[PEAK] protocols question
Phillip J. Eby
pje at telecommunity.com
Mon Mar 29 16:05:41 EST 2004
At 10:44 PM 3/29/04 +0200, Gabriel Jägenstedt wrote:
>On Mon, 29 Mar 2004 15:14:01 -0500
>"Phillip J. Eby" <pje at telecommunity.com> wrote:
> > If for some reason you would really like to have 'adapt(Food,IEdible)'
> > return a new Food instance each time it's called, then you should
> > declare an adapter instead:
> > declareAdapter(lambda ob,proto: ob(), provides=[IEdible],
> > forObjects=[Food])
> > This would cause each invocation of 'adapt(Food,IEdible)' to return a
> > new 'Food()' instance. I don't know why you would want to do that,
> > but that would be how you couldd do it if you really wanted to.
>I know I must sound quite stupid by now, but I belive it better to ask a
>stupid question once(or three times) then be stupid forever.
>By the way you put it it sounds like if I call Food with adapt more then
>once I will get the same instance the second time.
No. The opposite -- it will return a new instance each time.
>How would this work in conjunction with wanting a different
>instance of food in different classes.
> components = [Food]
> components = [Food]
>I don't want to affect the Chocolate when I eat the Strawberry.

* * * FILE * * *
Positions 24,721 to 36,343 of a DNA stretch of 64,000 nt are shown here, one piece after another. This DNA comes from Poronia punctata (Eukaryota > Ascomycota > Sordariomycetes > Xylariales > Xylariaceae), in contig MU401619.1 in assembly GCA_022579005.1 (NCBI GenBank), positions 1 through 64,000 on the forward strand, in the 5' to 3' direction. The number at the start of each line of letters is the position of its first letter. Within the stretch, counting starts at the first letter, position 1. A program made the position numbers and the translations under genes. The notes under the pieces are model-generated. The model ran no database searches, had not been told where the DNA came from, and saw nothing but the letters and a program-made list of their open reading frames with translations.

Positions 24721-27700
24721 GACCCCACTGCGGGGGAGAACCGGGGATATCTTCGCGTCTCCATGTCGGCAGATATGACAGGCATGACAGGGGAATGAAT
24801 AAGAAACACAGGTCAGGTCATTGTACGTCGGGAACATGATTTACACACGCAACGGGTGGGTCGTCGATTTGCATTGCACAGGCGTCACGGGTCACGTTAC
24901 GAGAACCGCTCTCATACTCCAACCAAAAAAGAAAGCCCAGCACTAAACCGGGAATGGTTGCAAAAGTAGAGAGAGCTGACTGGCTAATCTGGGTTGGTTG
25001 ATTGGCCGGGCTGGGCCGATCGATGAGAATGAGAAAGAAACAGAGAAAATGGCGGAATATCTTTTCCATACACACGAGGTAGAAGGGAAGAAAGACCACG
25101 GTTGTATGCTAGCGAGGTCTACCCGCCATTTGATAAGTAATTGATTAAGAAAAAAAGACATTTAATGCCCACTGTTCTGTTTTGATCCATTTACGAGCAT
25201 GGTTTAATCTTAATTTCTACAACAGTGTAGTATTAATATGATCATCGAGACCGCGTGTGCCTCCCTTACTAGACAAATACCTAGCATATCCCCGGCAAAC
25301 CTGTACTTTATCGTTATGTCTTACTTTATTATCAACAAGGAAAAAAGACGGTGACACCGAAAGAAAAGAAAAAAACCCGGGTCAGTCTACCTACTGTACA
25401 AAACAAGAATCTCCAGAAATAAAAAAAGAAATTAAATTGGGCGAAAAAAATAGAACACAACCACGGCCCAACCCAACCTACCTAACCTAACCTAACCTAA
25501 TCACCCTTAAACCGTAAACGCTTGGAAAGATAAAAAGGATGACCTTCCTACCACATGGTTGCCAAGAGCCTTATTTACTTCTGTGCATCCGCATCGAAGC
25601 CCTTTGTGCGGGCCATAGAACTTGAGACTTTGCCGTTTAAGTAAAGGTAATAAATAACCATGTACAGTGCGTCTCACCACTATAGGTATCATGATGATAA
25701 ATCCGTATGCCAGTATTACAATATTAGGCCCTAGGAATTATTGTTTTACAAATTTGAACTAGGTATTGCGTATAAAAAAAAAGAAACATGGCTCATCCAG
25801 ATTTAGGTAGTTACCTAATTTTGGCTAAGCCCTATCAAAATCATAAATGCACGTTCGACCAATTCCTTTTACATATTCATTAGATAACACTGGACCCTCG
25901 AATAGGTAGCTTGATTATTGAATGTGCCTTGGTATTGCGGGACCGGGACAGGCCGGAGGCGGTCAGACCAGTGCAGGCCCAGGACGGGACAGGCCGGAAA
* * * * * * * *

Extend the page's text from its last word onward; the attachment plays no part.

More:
>Unfortunatly it won't be so easy as to just adding an instance in
>Chocolate and one in Strawberry. Instead different components are called
>based on their Interface and only by method.
You probably want 'components=[Food()]', here, or to define an __init__
method that creates instances of the specified classes when an instance of
Chocolate or Strawberry is created.
Alternatively, if you only want *one* instance of each class, then you
should do something like this:
# define Food class here
Food = _Food()
# define Chocolate
components = [Food]
Chocolate = _Chocolate()
...and so on.
This is not necessarily the best way to do this, but it's the quickest for
me to explain, and since it doesn't really relate to PyProtocols I don't
want to delve into it further at the moment.
>something like: adapt(Food(), IEdible).method() each methods calls the
>next component in a generator. when the generator halts the instances
>are forever lost aren't they?
Right. So don't do that. :)
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